Paul Foster, chairman of the UT Board of Regents, also released a statement saying that "at no time has there been a loss of institutional control within the University of Texas System," either by the board or the chancellor. He also said he was unaware of any actions by a board or system official that violated state laws or university policies.
"While I and others may not always concur with the style and methods employed by Regent Wallace Hall, I will affirm that he has always diligently worked to further what he sees as the best interests of the UT System," Mr. Foster said.
Gov. Rick Perry, who appointed Mr. Hall in 2011, released a statement Monday praising Mr. Hall for asking tough questions and holding people accountable for their actions "even in the face of withering personal attacks." He added that "I hope today closes this ugly chapter and Regent Hall’s critics can stop wasting time and start focusing on what’s important, ensuring higher education is affordable, accessible, and accountable to all Texans."
The legislative investigation, which has cost taxpayers well over $500,000, culminated in a 174-page report from an outside lawyer hired by the committee that outlined four possible grounds for impeaching Mr. Hall. They included his "unreasonable and burdensome requests for records and information from UT-Austin."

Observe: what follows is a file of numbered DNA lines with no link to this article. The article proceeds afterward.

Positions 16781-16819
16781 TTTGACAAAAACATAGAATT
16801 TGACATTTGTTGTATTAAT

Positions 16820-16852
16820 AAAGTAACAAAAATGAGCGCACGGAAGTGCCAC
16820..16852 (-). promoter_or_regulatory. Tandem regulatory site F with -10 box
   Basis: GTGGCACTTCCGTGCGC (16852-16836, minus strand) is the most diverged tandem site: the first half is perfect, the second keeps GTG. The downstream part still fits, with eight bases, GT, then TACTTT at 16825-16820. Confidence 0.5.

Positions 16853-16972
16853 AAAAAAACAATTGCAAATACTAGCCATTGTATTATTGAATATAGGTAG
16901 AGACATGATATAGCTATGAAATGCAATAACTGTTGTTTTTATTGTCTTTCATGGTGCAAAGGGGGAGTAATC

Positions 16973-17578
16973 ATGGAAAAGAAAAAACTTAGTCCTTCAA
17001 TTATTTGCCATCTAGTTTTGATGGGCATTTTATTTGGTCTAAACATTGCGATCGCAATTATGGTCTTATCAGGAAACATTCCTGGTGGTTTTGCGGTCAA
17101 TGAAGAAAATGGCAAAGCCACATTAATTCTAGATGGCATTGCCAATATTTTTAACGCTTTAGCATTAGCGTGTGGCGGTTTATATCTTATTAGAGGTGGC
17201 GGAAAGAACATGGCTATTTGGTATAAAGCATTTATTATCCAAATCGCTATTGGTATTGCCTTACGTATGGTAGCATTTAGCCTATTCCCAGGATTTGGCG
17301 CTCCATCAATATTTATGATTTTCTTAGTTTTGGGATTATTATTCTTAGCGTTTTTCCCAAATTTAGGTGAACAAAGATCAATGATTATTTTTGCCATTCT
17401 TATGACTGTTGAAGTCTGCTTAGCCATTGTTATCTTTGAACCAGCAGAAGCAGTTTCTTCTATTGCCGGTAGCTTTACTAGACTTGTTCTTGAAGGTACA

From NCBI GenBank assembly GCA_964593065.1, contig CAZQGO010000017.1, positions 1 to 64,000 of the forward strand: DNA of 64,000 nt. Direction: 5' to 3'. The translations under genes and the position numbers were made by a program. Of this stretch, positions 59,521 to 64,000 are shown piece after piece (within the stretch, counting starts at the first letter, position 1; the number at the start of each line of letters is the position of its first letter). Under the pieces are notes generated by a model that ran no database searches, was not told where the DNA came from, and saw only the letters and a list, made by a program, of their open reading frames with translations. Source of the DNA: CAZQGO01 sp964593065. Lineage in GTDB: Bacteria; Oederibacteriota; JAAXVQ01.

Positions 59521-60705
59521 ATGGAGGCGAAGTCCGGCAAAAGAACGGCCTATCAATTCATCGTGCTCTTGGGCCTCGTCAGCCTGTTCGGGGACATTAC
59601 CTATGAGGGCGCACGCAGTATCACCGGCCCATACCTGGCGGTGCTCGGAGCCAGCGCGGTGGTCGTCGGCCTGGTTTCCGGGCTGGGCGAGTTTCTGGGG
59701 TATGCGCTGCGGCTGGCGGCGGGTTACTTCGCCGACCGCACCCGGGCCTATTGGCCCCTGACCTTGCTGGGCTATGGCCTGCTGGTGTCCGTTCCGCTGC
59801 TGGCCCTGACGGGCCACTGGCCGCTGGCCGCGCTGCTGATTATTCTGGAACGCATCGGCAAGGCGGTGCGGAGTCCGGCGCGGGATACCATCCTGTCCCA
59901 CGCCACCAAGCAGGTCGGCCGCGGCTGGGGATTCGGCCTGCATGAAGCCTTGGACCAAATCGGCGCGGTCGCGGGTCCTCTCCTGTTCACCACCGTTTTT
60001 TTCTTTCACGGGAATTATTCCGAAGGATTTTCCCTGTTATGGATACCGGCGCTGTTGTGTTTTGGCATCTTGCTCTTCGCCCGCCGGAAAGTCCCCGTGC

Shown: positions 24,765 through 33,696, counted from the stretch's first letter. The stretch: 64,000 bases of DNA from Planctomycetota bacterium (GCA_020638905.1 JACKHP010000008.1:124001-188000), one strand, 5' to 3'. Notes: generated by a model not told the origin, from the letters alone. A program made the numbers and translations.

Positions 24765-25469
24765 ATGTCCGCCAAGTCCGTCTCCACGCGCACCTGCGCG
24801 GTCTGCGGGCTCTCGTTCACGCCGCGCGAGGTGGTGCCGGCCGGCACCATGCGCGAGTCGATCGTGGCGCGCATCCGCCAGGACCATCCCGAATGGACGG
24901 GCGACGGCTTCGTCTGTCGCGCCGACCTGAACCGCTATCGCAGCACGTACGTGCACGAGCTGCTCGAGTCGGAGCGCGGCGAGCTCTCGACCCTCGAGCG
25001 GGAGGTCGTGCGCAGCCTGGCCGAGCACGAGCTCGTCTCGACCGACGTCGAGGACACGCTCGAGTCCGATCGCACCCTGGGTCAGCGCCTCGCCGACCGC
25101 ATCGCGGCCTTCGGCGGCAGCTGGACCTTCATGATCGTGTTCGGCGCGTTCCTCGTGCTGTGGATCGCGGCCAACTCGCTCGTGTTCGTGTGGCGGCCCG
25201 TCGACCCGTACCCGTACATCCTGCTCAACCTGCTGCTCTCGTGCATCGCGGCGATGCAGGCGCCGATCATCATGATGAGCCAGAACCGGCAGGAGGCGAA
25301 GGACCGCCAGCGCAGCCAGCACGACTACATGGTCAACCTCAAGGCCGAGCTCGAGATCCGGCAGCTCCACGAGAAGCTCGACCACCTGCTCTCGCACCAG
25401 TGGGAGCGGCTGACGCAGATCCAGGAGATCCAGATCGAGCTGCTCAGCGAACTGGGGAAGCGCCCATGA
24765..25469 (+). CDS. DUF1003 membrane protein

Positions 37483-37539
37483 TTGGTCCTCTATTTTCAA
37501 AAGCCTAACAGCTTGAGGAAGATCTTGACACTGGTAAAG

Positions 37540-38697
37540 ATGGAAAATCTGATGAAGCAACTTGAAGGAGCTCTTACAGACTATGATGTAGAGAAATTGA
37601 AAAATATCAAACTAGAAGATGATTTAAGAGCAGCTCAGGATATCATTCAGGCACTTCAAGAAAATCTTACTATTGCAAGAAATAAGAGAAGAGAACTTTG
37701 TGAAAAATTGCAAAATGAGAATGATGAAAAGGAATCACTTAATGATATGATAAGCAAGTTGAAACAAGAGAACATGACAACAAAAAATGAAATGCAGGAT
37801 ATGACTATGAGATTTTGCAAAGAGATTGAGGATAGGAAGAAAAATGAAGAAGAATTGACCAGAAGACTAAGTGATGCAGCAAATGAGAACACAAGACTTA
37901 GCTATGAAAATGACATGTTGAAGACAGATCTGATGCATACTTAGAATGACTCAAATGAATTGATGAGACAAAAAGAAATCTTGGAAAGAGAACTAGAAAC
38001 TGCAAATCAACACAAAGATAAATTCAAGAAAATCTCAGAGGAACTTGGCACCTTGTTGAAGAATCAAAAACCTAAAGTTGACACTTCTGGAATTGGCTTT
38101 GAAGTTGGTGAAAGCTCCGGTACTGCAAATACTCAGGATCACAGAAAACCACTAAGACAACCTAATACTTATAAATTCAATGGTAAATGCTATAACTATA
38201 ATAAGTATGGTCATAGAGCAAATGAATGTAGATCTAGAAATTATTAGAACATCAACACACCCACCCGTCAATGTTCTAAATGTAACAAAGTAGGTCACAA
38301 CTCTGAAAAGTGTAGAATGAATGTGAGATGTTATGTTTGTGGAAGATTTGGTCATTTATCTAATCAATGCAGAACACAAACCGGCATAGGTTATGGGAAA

After reviewing the report, the House committee voted in May that grounds for taking that action existed and it began drawing up articles of impeachment.
Mr. Hall, a Dallas businessman, has been the focus of heated arguments about the appropriate role of a university trustee.
To his supporters, his demand for and scrutiny of dozens of boxes of documents from the flagship campus reflect his commitment to uncovering potential wrongdoing that less-attentive boards might overlook.
One area of interest for him has been on proving that state politicians have used their political clout to get friends and relatives admitted to the university. That complaint has gained some traction and is the subject of an outside investigation of admissions practices across the University of Texas System.